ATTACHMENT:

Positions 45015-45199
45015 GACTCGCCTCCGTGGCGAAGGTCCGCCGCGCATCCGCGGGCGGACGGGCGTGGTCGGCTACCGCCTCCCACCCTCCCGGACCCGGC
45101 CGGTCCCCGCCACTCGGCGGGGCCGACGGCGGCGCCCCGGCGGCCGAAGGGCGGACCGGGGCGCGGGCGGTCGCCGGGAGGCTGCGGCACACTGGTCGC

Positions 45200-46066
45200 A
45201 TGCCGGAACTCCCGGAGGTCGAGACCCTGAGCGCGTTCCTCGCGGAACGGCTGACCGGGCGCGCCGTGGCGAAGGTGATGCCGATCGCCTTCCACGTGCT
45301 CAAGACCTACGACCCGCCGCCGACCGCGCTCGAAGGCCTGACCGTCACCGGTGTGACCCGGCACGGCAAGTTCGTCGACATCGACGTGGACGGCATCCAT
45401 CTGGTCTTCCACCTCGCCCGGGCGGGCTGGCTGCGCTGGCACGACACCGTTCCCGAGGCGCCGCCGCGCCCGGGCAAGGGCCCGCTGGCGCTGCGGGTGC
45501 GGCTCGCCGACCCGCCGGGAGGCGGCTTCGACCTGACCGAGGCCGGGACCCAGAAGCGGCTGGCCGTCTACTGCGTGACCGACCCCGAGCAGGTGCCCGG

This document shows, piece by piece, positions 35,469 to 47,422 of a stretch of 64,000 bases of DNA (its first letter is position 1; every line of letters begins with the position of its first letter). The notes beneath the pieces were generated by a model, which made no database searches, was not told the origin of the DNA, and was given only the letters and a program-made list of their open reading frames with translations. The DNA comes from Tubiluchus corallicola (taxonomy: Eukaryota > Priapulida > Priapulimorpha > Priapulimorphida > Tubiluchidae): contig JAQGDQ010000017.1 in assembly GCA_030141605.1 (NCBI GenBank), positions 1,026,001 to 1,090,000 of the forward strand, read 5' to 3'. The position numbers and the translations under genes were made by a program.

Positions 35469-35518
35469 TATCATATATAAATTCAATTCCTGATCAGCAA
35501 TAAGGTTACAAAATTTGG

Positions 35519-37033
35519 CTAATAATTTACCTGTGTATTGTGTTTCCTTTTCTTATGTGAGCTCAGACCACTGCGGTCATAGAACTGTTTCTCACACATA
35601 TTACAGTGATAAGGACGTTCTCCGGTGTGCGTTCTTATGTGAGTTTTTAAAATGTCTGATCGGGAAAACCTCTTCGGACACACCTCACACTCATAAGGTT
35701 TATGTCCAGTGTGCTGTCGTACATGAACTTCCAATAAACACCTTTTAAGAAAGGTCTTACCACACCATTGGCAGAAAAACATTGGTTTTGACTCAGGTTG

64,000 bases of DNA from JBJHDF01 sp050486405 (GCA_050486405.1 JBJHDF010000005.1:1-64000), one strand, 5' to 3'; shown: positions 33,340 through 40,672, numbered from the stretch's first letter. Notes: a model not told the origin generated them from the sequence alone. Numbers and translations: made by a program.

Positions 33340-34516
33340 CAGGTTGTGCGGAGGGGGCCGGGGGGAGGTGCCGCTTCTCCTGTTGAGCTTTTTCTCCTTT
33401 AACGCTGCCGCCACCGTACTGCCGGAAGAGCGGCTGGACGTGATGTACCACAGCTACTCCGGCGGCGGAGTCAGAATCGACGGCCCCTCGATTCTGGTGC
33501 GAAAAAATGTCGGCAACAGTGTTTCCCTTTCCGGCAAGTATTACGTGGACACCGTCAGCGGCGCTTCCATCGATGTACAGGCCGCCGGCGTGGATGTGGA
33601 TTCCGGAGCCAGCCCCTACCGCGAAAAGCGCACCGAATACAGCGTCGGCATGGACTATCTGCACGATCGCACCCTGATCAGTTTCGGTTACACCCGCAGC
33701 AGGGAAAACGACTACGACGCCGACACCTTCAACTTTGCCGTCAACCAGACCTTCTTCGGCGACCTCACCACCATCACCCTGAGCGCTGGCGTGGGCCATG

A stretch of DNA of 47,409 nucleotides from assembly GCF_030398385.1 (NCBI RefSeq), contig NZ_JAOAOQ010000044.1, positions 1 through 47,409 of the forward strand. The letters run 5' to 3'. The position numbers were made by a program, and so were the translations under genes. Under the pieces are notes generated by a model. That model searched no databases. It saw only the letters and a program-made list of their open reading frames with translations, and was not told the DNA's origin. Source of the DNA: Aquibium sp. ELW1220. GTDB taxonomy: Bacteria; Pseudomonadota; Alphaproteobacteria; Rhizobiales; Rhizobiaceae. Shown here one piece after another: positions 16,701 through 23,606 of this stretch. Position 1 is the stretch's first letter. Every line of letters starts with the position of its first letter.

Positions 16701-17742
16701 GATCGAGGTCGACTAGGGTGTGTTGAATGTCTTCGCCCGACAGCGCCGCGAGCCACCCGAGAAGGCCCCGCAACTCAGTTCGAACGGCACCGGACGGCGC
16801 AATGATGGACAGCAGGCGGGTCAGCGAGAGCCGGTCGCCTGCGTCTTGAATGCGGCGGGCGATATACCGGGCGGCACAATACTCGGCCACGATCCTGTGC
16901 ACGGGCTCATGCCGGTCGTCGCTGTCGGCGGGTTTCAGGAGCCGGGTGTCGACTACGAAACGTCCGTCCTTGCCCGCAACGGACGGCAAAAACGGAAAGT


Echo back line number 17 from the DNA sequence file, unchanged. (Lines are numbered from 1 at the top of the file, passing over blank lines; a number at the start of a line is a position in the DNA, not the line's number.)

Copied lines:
35701 TATGTCCAGTGTGCTGTCGTACATGAACTTCCAATAAACACCTTTTAAGAAAGGTCTTACCACACCATTGGCAGAAAAACATTGGTTTTGACTCAGGTTG